[Lacon has arrived late for a conference]
Oliver Lacon:I'm sorry. Traffic. I should've walked.
Bill Haydon:I think you and Percy between you are contriving to keep me off the streets.
See more »
Movie Connections:
Soundtrack:
Nunc DimittisSee more »

FAQ

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23 out of 26 people found the following review useful.
If only..., 9 June 2005
Author: pekinman from Illinois

The BBC is to be commended for making 'Tinker, Tailor, Soldier, Spy' (as well as 'Smiley's People') into fine adaptations for television.

Being very familiar with all three of the 'Karla' novels I have a few, very minor, quibbles as to casting and editing, but nothing that gets in the way of great enjoyment of the finished product.

Guinness was born to play Smiley, as others have already noted. I can't get enough of his laconic humor and monk-like habits. Simply with subtle, hardly discernible facial expressions, Guinness intimates vividly the mysterious, dangerous past Smiley has endured... and all the vile things he's had to do in the cause of, as he would put it, what is Right. Alexander Knox is fabulous as the "little serpent" Control, "No man's child" as Smiley's says of him. There are other "perfectly" cast parts in this adaptation. Anthony Bate's smarmy, infuriating Lacon is absolutely hateful at his every appearance, just as he is supposed to be; a sign of the masterful nuance of Mr Bate's performance. I also like Bernard Hepton's Toby Esterhase, though he exhibits more humor than the character actually possesses in the book.. but what a fine actor he is.

Michael Aldridge plays Percy Alleline as an exquisite, bureaucratic boob who will do anything, in the modern political way, to get to the top, purely for ego reasons. I also found Ian Richardson's Bill Hayden to be a fine fit between actor and character. Some of the smaller roles are done very well too. Fawn, played by one Alec Sabin, is the spitting (mental) image of the character as described in the book. A quiet, diminutive killer.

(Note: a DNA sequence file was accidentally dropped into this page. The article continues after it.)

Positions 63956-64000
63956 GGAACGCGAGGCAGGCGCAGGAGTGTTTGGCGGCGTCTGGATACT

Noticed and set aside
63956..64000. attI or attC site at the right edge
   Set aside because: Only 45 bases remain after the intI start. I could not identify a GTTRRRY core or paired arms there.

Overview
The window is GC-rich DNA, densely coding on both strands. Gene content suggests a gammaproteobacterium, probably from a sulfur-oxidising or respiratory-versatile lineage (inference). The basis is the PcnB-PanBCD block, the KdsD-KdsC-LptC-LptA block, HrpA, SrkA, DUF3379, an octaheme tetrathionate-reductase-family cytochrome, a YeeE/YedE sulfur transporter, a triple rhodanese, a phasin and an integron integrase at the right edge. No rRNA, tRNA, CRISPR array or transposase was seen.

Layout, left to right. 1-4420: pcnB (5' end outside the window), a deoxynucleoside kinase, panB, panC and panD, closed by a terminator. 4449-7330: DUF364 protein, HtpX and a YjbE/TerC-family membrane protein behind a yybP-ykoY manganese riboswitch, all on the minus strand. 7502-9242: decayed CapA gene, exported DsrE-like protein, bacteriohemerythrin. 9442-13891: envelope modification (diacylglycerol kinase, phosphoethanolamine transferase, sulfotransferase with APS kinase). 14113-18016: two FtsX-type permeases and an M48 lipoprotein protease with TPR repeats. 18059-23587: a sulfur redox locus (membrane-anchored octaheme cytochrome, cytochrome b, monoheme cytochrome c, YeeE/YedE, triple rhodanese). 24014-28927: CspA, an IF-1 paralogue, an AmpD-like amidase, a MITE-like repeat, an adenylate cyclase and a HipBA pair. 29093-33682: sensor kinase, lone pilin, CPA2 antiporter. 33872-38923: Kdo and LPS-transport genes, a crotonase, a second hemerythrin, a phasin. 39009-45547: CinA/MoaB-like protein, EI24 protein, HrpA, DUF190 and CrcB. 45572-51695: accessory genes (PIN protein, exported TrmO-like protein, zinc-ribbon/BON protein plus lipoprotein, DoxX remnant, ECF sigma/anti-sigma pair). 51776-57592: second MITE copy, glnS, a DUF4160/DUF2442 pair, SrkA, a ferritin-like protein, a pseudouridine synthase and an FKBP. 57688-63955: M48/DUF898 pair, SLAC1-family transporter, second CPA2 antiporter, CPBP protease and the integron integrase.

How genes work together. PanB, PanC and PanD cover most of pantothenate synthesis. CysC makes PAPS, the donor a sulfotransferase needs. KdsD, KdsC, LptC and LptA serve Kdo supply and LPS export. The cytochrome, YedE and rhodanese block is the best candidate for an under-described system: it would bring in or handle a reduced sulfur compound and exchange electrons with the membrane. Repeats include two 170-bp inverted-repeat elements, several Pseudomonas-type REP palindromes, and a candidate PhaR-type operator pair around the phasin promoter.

All of the acting is first rate but the actors are often a far cry from the physical descriptions in the books. Beryl Reid is wonderful as Connie Sachs, though not LARGE enough. Her scene is so fore-shortened in the film script that it hardly matters anyway. The same can be said of Ian Bannen who turns in perhaps my favorite performance in the whole thing, after Guinness's Smiley. But Bannen does not fit the description of Jim Prideaux very closely. However he is fully inside the character of the poor man he's portraying that it hardly matters if his hair is the wrong color.

The only bit of miscasting (in my opinion) was that of Michael Jayston as Peter Guillam. Jayston is too po-faced and humorless, overplaying the underlying traumatic neurosis Guillam has endured in his career. Jayston's limitations stand out slightly next to his co- horts but he's good enough to hold his own, up to a point. And he does rise to the occasion when the part demands something more substantial from his character, but Michael Byrne, the Peter Guillam in 'Smiley's People', seems much more in line with LeCarré's character from the books.

The great disappointment of the 'Smiley' series is that the BBC balked at filming in Hong Kong, choosing instead Lisbon. It works but it would have been so much better as LeCarré originally envisioned the story. By the same token it is a great loss to our lives that they skipped 'The Honourable Schoolboy' altogether, choosing to jump ahead to 'Smiley's People'. I assume that filming in Hong Kong (primarily), Vientiene, Bangkok, Phnom Pehn and Saigon was financially too daunting. A great shame all the same, especially when they had such a fine Jerry Westerby as Joss Ackland in 'Tinker, Tailor...'

In sum... the Smiley mini-series is a keeper to watch again and again.